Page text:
In the late-1980s, a few of the more popular weekend trips for college students at the University of Arizona in Tucson was to road trip to either the Grand Canyon or the Coyote Buttes. I did both, but sadly, the long-haired, fanny-pack-wearing me of 1987 was in it for nature and the hike -- not owning a camera, I did not take one single photograph, but the impact of my visits remains to this day. Especially to The Wave.
The Wave In Coyote Buttes
Not to be too dramatic here, but The Wave is nature’s Van Gogh. The gentle brush strokes sweep along the rough sandstone, creating one of the most unique visual experiences on Earth.
The U-shaped clusters are called troughs, and it’s believed they began as sand dunes that compacted and turned into sandstone some 200 million years ago. The “Waves” were then carved out thanks to run-off from streams and floods. As The Wave’s official website puts it, “it was one of those rare instances when the elements were in the right place at the right time together, and the results are absolutely exquisite.”
Located near the northern Arizona border with Utah, Coyote Buttes is a good seven-hour drive north from Tucson and five hours from both Phoenix and Las Vegas. The closest town is called Kanub, in Utah, where you can find plenty of amenities.
The Wave is located in what is called Coyote Buttes North. From Kanub, you’ll need to find House Rock Valley Road (HRVR), which is a dirt road that connects US89 to US89A east of Jacob Lake, Arizona. Make sure you are clear on your directions before heading out.
How Do You Hike The Wave
This is very important. The Bureau of Land Management dictates that everyone must have a permit to visit Coyote Buttes, and the BLM only issues 20 permits per day. This means a trip to the Wave cannot be a spur-of-the-moment idea, as it was in 1987. And there are no super-secret ways to acquire these much sought after permits.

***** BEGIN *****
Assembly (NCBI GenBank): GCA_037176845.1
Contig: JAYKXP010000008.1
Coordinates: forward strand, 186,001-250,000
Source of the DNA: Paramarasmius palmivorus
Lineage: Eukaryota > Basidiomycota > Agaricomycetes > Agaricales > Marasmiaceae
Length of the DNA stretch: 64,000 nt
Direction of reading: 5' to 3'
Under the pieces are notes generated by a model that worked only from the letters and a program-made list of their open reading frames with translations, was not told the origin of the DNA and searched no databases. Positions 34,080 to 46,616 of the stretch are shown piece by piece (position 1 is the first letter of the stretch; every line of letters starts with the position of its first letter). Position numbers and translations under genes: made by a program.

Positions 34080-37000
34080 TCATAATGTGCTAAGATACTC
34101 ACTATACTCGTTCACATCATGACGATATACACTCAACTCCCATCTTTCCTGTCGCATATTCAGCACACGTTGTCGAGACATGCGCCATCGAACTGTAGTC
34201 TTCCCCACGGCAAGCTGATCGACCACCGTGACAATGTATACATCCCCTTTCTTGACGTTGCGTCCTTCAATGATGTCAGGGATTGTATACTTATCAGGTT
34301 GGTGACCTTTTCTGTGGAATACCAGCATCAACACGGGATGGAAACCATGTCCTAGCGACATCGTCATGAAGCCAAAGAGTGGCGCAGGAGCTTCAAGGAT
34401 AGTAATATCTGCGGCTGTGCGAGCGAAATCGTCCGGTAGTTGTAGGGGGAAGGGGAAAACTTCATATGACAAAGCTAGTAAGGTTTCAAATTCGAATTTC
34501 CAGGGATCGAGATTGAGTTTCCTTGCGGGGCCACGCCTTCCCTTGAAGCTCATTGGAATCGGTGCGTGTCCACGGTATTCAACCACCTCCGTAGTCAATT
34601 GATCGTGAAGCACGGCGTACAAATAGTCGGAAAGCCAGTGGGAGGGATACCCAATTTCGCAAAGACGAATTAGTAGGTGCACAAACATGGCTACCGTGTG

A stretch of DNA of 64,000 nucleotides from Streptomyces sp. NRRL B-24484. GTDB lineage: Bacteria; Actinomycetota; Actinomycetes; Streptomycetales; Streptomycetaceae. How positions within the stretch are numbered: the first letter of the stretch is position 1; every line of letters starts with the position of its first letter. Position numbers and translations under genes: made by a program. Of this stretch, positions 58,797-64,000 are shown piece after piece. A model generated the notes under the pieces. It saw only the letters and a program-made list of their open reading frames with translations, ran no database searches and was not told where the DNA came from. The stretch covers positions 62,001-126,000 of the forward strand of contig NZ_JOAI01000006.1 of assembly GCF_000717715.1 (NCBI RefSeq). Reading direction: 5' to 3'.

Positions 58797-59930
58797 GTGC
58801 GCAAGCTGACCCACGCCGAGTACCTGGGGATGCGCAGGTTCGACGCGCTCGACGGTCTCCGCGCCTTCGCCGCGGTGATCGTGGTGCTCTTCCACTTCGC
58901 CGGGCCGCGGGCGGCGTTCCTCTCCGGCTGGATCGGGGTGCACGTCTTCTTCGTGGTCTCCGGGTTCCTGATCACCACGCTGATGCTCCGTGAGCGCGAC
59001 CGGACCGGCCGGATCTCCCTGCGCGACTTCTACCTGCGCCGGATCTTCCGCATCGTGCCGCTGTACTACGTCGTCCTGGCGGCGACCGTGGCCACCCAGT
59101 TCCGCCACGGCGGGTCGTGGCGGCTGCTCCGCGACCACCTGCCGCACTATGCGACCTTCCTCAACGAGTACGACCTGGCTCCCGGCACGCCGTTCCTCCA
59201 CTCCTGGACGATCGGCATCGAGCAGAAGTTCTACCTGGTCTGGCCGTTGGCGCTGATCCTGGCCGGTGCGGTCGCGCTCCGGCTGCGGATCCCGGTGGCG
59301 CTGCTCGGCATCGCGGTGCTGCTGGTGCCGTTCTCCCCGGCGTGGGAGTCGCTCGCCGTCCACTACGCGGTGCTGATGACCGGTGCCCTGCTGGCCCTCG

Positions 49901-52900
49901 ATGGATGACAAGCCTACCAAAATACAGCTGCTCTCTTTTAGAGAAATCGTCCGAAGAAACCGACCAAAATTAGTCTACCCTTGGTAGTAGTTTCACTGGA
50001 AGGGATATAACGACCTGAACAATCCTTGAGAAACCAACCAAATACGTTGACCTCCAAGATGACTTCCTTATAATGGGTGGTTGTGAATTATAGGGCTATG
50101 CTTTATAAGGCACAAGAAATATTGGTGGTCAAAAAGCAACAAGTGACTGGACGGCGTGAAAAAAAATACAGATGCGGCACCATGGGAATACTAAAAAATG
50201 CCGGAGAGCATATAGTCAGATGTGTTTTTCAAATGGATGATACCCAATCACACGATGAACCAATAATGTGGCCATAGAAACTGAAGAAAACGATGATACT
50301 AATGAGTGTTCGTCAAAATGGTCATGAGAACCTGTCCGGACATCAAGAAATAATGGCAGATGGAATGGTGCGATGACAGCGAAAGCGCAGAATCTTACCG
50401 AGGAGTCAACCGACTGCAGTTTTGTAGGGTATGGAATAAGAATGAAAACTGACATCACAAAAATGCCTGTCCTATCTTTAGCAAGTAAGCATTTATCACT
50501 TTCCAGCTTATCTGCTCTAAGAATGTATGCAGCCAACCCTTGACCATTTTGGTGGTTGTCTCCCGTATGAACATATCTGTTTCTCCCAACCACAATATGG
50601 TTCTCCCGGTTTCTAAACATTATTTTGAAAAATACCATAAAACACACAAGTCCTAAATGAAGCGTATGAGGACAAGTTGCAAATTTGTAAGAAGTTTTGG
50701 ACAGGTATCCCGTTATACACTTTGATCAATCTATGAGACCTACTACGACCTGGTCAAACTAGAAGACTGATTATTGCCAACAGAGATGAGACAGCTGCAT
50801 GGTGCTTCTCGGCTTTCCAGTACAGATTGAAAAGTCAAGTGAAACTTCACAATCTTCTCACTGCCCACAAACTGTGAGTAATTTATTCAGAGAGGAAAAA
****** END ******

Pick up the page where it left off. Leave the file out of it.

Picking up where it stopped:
Pre-planning is key, and the process is simple. You must apply for potential visit dates four months in advance.
This process is pretty straightforward. Online, you will be applying for dates four months out. Make sure you follow the directions. You’ll be offered three date choices. Random drawings for the permits take place on the first of each month, and those selected will be notified by email.
If you wish, you can apply for a permit in person for the following day. This takes place at the Kanab Center first thing in the morning on any day during peak season. During the winter, the Kanab Center is closed on weekends.
The Wave AZ suggests applying online, noting “The hardest part about hiking the Wave is getting the permit. Each day hundreds of people will show up, and thousands of people will apply for just 20 daily permits. Ask the people in the room with you and you will hear stories about flying to the United States and staying in Kanab for weeks just to apply each morning at the visitor center. Most will leave empty handed.”
Once you get your lucky permit, the fun can begin. The hike to The Wave is a six-mile loop, but know there is no specific trail, so you’ll need a map and compass or GPS. There are no bathrooms or water sources along the way, so be prepared. The hike itself is not physically demanding, but the conditions due to The Wave’s remote nature need to be considered. The area is shadeless, has deep sandy areas, and is prone to flash floods.
How To Get A Great Photo
Due to the Arizona heat and snowfall during summer and winter, visiting in the spring and fall is advisable -- just be sure to check the weather forecast for rain. But because the summer is less traveled, permits can be more available, so make sure you weigh all your options.
And of course, avoid being the 1987 me and bring a camera. Taking the perfect picture of The Wave is imperative. There are three openings in the rocks from the north, the east, and the southwest, all of which have amazing shots, especially in the morning light.
Know Before You Go
It cannot be overstated: Visiting The Wave is not easy. Make sure you follow the directions regarding permit requests and plan accordingly. The beauty and otherworldliness of The Wave are worth the effort, but just make sure you are overly prepared due to the nature of the rugged landscape and limited access to it.